In an era where content marketing is becoming more prevalent, visuals are playing a bigger role in great online marketing than ever before. When it comes to digital, it is important to fully understand how visual content can help businesses get sales. I listened to some of the top marketers in the country at last week's (November 5th) Visual Revolution Summit to better understand how a business can most effectively use visual assets to drive brand exposure and revenue online.
Influencers & Superfans: A New Class of Celebrities
To begin, experts from Conde Naste (Teen Vogue), PlayStation, and Klout presented on the importance of influencers and superfans when promoting their brand. Celebrity endorsements are quite common in the industry today, and users pay little attention to products that are celebrity endorsed, expecting that they were paid to promote the product. Brands are increasingly reaching out to influencers in their industry and working with them to promote and try out new products, outfits, looks, or trials of their brand to get their audience to adopt their products. Influencers have a strong and real following in which they can post themselves wearing or using a specific product (and give their actual insight on it), and their followers are very likely to trust the legitimacy of the advertisement.
Many beauty and gaming influencers are young, and while this is a concern to big brands like PlayStation and Teen Vogue, as long as the brand expectations are made clear to the influencer, the large majority of businesses have not run into any serious problems. The experts in the panel expect to see a stronger shift towards the role of influencers when it comes to product endorsements moving forward.
Video, Vidi, Vici
Following lunch, the next panel came on for the "Video, Vidi, Vici" portion of the summit. Experts from BBDO, NBC News, Roku, Expedia, and The Atlantic sat in a panel and answered questions about the importance of video and telling a story to your audience. Vic Walia, the Senior Director of Marketing at Expedia, stole the show with his presentation on Expedia's latest campaign in which they approached people on the street, asked them where their dream place to visit would be, and told them that they could go if they left immediately. Most people did not take this seriously and made up excuses why they couldn't go, but one man who wanted to visit China jumped on the opportunity. Expedia's video campaign followed him as he rushed to pack, grabbed a cab, and headed on his journey, all expenses paid by Expedia. They went through the highlights of his trip, and were able to use this man's once in a lifetime experience for marketing content in the campaign at a low cost to them. The video triggered included great emotional triggers for audiences, and is a great start to a campaign that will strengthen trust and awareness for the Expedia brand.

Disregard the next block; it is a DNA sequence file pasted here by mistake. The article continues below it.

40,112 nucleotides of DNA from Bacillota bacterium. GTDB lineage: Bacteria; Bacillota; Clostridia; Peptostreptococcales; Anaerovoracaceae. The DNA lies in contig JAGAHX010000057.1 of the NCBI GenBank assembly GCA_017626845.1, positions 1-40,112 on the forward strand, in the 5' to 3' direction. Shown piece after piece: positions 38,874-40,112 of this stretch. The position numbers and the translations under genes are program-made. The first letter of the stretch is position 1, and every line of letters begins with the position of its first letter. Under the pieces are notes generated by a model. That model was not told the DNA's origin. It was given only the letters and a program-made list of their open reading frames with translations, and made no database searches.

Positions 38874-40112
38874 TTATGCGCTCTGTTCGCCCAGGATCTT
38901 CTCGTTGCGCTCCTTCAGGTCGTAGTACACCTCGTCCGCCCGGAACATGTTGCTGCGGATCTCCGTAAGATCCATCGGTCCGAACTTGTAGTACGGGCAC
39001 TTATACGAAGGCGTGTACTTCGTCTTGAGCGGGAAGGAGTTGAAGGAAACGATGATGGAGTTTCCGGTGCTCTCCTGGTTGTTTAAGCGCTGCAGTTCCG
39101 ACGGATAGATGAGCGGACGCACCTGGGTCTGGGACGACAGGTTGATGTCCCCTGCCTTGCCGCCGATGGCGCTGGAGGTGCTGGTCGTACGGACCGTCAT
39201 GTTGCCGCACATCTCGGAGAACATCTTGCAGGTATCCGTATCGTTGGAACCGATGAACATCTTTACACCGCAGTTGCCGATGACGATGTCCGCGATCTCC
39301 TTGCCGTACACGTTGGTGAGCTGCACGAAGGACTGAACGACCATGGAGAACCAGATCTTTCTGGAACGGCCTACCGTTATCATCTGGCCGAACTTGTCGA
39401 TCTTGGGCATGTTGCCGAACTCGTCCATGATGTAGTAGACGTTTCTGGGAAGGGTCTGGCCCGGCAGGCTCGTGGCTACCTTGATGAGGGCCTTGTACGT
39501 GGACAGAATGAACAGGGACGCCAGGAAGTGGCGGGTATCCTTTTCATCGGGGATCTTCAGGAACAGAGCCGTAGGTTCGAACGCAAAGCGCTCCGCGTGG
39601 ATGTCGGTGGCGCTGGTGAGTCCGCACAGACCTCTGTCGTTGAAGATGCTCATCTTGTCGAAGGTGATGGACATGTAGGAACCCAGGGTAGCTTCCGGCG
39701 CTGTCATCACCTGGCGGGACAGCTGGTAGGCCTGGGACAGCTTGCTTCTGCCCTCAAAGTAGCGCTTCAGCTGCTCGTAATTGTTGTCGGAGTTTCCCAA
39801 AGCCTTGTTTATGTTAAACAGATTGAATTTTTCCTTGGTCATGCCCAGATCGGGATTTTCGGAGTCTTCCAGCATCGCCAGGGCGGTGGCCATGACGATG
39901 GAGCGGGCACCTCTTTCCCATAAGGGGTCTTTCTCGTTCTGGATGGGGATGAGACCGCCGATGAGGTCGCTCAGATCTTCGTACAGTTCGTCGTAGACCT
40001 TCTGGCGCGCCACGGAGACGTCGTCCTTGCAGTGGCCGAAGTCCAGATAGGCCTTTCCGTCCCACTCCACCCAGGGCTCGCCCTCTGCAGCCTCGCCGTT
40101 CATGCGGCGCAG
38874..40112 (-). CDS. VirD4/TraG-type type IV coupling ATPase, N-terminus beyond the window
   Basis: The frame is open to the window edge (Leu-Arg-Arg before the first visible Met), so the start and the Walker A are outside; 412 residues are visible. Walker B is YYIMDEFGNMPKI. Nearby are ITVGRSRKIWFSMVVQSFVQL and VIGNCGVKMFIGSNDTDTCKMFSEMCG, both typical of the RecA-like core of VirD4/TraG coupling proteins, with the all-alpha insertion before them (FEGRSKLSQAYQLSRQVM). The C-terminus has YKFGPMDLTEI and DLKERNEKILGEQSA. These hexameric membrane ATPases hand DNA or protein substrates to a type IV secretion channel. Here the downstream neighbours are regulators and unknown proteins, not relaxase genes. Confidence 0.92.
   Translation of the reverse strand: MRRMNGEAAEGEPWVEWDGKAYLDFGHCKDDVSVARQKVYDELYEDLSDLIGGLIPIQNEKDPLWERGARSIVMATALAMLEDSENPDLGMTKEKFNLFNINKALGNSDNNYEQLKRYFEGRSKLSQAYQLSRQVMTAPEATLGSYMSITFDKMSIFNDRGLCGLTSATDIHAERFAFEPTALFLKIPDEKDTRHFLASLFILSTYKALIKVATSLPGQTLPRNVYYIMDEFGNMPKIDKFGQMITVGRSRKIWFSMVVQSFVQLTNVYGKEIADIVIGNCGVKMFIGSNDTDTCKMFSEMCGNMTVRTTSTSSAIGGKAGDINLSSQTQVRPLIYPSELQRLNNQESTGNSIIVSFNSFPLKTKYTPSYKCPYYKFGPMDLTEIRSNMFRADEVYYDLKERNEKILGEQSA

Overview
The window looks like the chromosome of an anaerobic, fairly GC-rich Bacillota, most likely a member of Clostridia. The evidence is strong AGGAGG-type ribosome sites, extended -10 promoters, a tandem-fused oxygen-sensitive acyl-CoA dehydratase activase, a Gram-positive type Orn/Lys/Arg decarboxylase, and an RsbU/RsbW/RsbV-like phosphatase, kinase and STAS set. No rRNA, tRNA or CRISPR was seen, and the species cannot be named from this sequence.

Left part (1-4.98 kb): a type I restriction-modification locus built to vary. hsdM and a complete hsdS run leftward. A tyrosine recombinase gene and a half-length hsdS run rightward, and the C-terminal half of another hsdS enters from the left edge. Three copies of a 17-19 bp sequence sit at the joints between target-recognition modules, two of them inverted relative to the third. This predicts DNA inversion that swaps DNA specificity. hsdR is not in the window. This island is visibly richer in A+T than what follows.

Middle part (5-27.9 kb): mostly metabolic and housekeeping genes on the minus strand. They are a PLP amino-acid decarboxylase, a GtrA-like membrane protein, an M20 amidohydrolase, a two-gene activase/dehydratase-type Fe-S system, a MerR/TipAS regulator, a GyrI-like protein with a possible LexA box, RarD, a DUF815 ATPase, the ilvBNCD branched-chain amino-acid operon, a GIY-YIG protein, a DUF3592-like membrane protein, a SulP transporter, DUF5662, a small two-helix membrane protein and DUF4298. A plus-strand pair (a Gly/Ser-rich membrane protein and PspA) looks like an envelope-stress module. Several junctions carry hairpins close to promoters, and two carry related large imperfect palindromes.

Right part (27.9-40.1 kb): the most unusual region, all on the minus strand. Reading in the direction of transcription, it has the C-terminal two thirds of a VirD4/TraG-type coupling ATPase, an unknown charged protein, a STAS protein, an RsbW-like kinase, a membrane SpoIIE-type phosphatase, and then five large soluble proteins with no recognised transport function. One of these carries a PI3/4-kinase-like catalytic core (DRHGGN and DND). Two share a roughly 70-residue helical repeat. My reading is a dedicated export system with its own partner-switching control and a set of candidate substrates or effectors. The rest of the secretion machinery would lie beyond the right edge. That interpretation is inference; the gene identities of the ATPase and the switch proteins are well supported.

Social Merchandising: Future of Commerce
Next, experts from BI Intelligence, Nine West, 11 Main, and RJK Project came on stage for a panel discussion on of the future of commerce. While all experts answered questions, Milton Pappas, President of E-Commerce at Nine West, stole the attention of the audience when he highlighted the latest rebranding of the Nine West brand, complete with actual user photos on the site of influencers and actual shoppers wearing each product. This gives shoppers a realistic look into what the product will look like in everyday life, and once again highlights the importance of influencers and superfans in the industry.
3 Ways to Win the Moment
For the last presentation, I had the pleasure of listening to Stacy Minero, Head of Planning at Twitter. She outlined ways that brands can jump into a conversation in real-time on Twitter by searching hashtags and relevant keywords, and stressed how important it can be for a business. Twitter users (and the audience outside social media) will see that a brand is a real person behind a desk or a group of people in an office, and is very likely to engage with your company when they realize that a real individual is speaking to the audience through the brand's social profile.
A great example that she used was when a Twitter user posted a photo of their dog watching squirrels through the window of her home, and Purina, a pet food brand, reached out to her with a response and engaging image that gave the dog, "Henry," a super-hero role in her home. The user loved it, and it eventually turned into a campaign for the brand. This outreach came from no specific branded hashtag or mention, and she stressed the importance of brands being active on social platform so that they can get involved in conversations that are relevant to them, and ultimately "win the moment". What examples of visuals have moved you to purchase a product or service from a business? Let me know in the comments section below.